To our knowledge, this is the first time in Iran that a national-level road traffic research priority has been stablished for road traffic safety. The research questions in RTCs were identified and prioritized in this study by experts from various organizations, including police, vehicle engineering, engineering, emergency, and culture and behavior. 145 RQs were identified using the CHNRI method, 20 of which were determined as high priority research inquiries. Experts have emphasized the critical importance of the 20 top RQs in “road safety management” and “road and infrastructure” pillars. Among 145 identified RQs, the most frequently asked questions were in the field of “road safety management”.

A road safety management system is a critical for ensuring the long-term promotion of road safety through cost-effective initiatives [23]. It encompasses institutional accountability, data- driven countermeasures and evidence-based policymaking [24]. Bliss et al (2012) discussed road safety management challenges during the first decade of action for road safety (2011-2020), indicating a high level of sophistication in LMICs [25]. A bibliometric analysis revealed that “road safety management” was one of five topic clusters with a high frequency of occurrence in published documents in the field of road traffic injury research between 1928 and 2018 [26]. On the contrary, most research focuses on developed countries with several conducted in LMICs [27].

Road safety management is a priority area for countries in the WHO’s Eastern Mediterranean regional office (EMRO) area, as it was identified as barrier in Kuwait’s national traffic and transportation strategy (2011-2019) [28]. In Iran, non-integrated road safety management has been identified as a barrier to road safety promotion [17,29]. The high frequency of RQs in this study’s pillar, “road safety management” indicated that experts were well versed in the subject. Developing key-responses to RQs in this field will provide valuable information for institutional management function such as accountability, financial management, legislation, coordination, promotion and knowledge transfer [30]. Lead Agency was one of the most important road safety [31]. Lead Agency is critical issue in Iran which causes a magnitude of problems which it comes to managing RTCs. National experts examined the challenges associated with road traffic management in the 2019 in the project of National Road Safety Plan (NRSP). national experts [17]. Investigations into leading agencies will strengthen national organizational capacity for effective policymaking and management [17,31]. Budgeting for road safety, inter-sectoral collaboration, public participation, knowledge transfer, legislation and law enforcement and information systems are all areas that could be explored under the “road safety management” pillar.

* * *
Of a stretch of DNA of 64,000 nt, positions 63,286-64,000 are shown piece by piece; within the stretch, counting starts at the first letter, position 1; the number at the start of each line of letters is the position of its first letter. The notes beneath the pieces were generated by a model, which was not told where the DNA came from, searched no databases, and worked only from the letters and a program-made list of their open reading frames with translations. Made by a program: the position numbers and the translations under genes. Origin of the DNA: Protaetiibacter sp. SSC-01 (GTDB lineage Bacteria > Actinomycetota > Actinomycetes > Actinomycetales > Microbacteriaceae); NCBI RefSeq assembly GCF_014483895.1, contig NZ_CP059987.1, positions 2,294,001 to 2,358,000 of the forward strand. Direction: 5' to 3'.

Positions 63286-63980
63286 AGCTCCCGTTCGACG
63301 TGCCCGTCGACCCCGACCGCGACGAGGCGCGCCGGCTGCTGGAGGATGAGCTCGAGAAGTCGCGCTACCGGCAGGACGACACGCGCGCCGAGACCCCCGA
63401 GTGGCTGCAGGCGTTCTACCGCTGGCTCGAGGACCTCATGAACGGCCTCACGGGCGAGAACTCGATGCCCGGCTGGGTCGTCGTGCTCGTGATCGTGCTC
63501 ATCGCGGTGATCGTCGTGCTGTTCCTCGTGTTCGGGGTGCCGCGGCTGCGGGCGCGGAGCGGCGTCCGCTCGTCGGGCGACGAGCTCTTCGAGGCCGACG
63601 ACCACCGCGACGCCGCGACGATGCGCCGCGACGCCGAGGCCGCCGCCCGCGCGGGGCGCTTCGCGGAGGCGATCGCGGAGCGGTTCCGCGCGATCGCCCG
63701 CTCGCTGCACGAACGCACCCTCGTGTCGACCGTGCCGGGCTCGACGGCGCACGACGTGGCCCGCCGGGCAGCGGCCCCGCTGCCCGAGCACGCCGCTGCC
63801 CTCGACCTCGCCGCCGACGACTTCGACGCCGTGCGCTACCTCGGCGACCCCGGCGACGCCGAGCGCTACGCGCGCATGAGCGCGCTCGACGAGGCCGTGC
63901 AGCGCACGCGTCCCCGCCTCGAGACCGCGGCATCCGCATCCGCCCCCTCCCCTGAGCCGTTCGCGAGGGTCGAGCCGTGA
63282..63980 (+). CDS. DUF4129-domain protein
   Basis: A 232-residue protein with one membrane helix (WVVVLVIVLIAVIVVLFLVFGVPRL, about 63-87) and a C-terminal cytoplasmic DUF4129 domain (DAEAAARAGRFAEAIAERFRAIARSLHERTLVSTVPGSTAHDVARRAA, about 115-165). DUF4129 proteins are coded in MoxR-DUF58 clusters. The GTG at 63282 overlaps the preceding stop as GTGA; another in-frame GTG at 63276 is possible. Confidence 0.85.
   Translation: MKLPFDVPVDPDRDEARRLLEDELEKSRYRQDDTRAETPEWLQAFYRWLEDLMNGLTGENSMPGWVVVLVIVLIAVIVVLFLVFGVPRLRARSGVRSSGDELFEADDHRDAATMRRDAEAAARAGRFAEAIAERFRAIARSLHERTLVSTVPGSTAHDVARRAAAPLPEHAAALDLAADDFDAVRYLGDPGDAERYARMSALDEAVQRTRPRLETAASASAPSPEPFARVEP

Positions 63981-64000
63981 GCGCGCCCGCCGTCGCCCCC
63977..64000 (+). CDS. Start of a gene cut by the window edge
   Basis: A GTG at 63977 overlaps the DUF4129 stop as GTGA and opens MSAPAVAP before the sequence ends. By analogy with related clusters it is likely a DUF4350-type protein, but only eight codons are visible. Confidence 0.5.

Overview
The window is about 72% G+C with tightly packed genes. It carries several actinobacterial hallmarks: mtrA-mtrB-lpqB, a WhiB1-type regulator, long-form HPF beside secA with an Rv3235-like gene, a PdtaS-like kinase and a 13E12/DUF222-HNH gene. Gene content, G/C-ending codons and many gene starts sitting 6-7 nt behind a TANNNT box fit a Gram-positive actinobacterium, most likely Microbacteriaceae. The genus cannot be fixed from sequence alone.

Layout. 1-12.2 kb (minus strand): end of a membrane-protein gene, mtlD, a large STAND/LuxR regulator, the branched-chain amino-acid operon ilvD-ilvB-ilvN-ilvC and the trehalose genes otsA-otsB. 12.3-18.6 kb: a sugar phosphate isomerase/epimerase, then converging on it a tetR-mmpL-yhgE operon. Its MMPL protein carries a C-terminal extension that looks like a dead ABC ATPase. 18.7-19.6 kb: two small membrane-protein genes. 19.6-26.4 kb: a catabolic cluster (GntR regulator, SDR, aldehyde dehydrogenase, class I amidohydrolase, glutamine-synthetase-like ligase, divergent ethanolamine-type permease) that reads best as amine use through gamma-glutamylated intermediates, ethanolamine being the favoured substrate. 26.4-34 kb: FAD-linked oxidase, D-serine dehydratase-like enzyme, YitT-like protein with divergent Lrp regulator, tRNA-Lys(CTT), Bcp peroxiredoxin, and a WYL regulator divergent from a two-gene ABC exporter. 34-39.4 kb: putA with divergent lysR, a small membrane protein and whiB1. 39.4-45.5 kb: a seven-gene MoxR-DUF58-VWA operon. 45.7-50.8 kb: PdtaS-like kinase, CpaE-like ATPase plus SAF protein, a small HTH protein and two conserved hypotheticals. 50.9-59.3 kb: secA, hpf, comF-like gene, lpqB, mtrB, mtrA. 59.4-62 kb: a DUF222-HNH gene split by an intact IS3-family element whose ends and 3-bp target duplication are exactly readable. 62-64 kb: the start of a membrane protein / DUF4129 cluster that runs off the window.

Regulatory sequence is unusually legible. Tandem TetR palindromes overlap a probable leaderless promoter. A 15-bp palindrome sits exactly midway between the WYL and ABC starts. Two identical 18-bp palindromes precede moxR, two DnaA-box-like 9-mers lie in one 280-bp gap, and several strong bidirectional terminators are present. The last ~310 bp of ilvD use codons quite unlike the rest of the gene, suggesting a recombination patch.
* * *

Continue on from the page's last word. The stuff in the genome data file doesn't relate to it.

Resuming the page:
“Road and infrastructure” was the second pillar with the most RQs suggested by experts. A safer road and infrastructure have an intrinsic effect on the crash risk because they shape how users perceive their environment [[32]. According to one study, a lack of road network and infrastructure, particularly in LMICs, has increased burden of road traffic injuries [[33]. According to Azami et al (2019), scientific barriers such as a lack of evidence-based practice, insufficient knowledge transfer and benchmarking, and knowledge production are significant impediments to road traffic injury reduction in Iran [34]. Research in this area will contribute to our understanding of road network safety and sustainability, RCTs and RTIs statistics. It is recommended that Iran’s Road Safety Commission supervise and fund research in this field for both inner and outer city road networks.